- By Elizabeth DickinsonElizabeth Dickinson is an Arabian Peninsula-based Dec journalist. Follower her on Twitter: @dickinsonbeth.
Unfortunately, it makes perfect sense: as the world struggles to rebound from the global financial downturn, human rights have taken a backseat. As Amnesty International launches its annual report today, the organization worries: "human rights problems have been relegated to the backseat as political and business leaders grapple with the economic crisis."
So if getting delinquent countries to fix their human rights records was arduous before, now it’s downright grueling. There’s neither money nor time for addressing the scourge — even as recession leaves unemployment, cut wages, and even hunger in its path.
It’s not hard to imagine what they’re talking about — and here are a few hypothetical examples:
As the unity government in Zimbabwe tries to get on its own feet, it has been applying for aid to supplement increasingly sparse government revenues. With foreign donors feeling rattled by domestic conditions, it will be that much harder to get help.
In Nigeria, where falling oil prices are drying up government revenues hard and fast, the country’s army has responded full force to put down insurrection in the country’s oil-producing Niger Delta — to the detriment of thousands displaced.
Or take South Africa, just recently hit by its first real economic downturn in a decade. Xenophobia (particularly against an influx of Zimbabweans looking for work) was already a problem last year, when times were (relatively) good. This year could be even trickier.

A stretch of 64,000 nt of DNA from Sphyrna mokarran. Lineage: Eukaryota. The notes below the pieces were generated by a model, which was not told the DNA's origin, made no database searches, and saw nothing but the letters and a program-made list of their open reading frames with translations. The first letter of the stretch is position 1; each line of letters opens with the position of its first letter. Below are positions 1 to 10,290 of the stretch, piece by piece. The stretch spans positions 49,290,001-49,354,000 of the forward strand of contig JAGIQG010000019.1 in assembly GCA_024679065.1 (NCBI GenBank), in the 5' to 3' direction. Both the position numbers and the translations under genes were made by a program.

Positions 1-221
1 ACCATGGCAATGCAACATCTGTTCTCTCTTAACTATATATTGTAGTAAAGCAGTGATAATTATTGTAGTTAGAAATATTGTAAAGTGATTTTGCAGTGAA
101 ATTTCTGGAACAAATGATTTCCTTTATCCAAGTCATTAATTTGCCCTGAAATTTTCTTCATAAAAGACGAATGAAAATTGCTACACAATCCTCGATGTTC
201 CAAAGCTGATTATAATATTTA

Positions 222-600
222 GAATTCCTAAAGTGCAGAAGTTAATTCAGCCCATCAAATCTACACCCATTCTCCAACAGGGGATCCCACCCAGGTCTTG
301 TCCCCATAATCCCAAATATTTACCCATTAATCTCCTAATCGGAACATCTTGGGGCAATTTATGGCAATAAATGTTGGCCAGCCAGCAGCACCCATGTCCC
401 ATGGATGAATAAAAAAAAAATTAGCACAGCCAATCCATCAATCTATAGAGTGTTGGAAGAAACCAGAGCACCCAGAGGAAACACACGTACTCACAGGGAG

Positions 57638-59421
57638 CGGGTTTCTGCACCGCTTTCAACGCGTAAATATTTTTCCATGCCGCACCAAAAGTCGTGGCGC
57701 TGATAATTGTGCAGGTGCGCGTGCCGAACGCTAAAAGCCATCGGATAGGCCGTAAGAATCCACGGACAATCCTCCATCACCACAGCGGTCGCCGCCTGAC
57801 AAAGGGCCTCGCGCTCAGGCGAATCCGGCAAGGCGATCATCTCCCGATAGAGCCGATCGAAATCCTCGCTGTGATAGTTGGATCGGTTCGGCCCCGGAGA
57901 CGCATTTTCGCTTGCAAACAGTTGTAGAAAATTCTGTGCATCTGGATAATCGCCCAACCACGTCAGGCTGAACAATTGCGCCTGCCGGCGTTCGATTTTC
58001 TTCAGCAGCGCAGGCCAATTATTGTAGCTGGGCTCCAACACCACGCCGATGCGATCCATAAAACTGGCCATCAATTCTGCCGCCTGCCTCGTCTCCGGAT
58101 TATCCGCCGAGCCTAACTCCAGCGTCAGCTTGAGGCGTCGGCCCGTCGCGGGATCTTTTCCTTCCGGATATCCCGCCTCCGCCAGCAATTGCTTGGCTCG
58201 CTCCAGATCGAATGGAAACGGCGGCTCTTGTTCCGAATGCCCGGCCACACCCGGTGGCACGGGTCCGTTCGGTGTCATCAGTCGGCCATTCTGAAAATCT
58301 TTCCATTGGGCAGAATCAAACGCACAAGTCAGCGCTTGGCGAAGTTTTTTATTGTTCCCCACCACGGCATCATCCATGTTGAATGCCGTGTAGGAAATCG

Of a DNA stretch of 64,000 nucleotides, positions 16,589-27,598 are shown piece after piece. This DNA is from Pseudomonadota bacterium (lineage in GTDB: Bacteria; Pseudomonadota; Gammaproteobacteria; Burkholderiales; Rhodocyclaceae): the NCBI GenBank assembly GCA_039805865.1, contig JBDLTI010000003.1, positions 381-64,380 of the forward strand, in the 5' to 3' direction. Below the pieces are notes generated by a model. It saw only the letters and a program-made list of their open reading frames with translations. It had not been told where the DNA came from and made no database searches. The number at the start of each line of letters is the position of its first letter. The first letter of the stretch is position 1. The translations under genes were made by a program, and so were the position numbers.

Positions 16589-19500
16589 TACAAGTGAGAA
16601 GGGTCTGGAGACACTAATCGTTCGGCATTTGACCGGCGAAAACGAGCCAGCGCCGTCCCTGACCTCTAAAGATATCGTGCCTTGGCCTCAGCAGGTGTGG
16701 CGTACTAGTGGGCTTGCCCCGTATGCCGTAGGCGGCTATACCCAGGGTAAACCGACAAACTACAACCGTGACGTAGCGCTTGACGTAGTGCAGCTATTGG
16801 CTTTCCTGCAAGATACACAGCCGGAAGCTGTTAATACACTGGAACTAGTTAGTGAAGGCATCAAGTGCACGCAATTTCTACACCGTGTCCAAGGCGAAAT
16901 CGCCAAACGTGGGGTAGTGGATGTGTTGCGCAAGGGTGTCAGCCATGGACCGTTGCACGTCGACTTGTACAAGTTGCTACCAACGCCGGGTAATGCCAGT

Colum Lynch is Foreign Policy's award-winning U.N.-based senior diplomatic reporter. Lynch previously wrote Foreign Policy's Turtle Bay blog, for which he was awarded the 2011 National Magazine Award for best reporting in digital media. He is also a recipient of the 2013 Elizabeth Neuffer Memorial Silver Prize for his coverage of the United Nations.
Before moving to Foreign Policy, Lynch reported on diplomacy and national security for the Washington Post for more than a decade. As the Washington Post's United Nations reporter, Lynch had been involved in the paper's diplomatic coverage of crises in Afghanistan, Iraq, Lebanon, Sudan, and Somalia, as well as the nuclear standoffs with Iran and North Korea. He also played a key part in the Post's diplomatic reporting on the Iraq war, the International Criminal Court, the spread of weapons of mass destruction, and U.S. counterterrorism strategy. Lynch's enterprise reporting has explored the underside of international diplomacy. His investigations have uncovered a U.S. spying operation in Iraq, Dick Cheney's former company's financial links to Saddam Hussein, and documented numerous sexual misconduct and corruption scandals.
Lynch has appeared frequently on the Lehrer News Hour, MSNBC, NPR radio, and the BBC. He has also moderated public discussions on foreign policy, including interviews with Susan E. Rice, the U.S. National Security Advisor, Gerard Araud, France's U.N. ambassador, and other senior diplomatic leaders.
Born in Los Angeles, California, Lynch received a bachelor's degree from the University of California, Berkeley, in 1985 and a master's degree from Columbia University's Graduate School of Journalism in 1987. He previously worked for the Boston Globe.| Turtle Bay |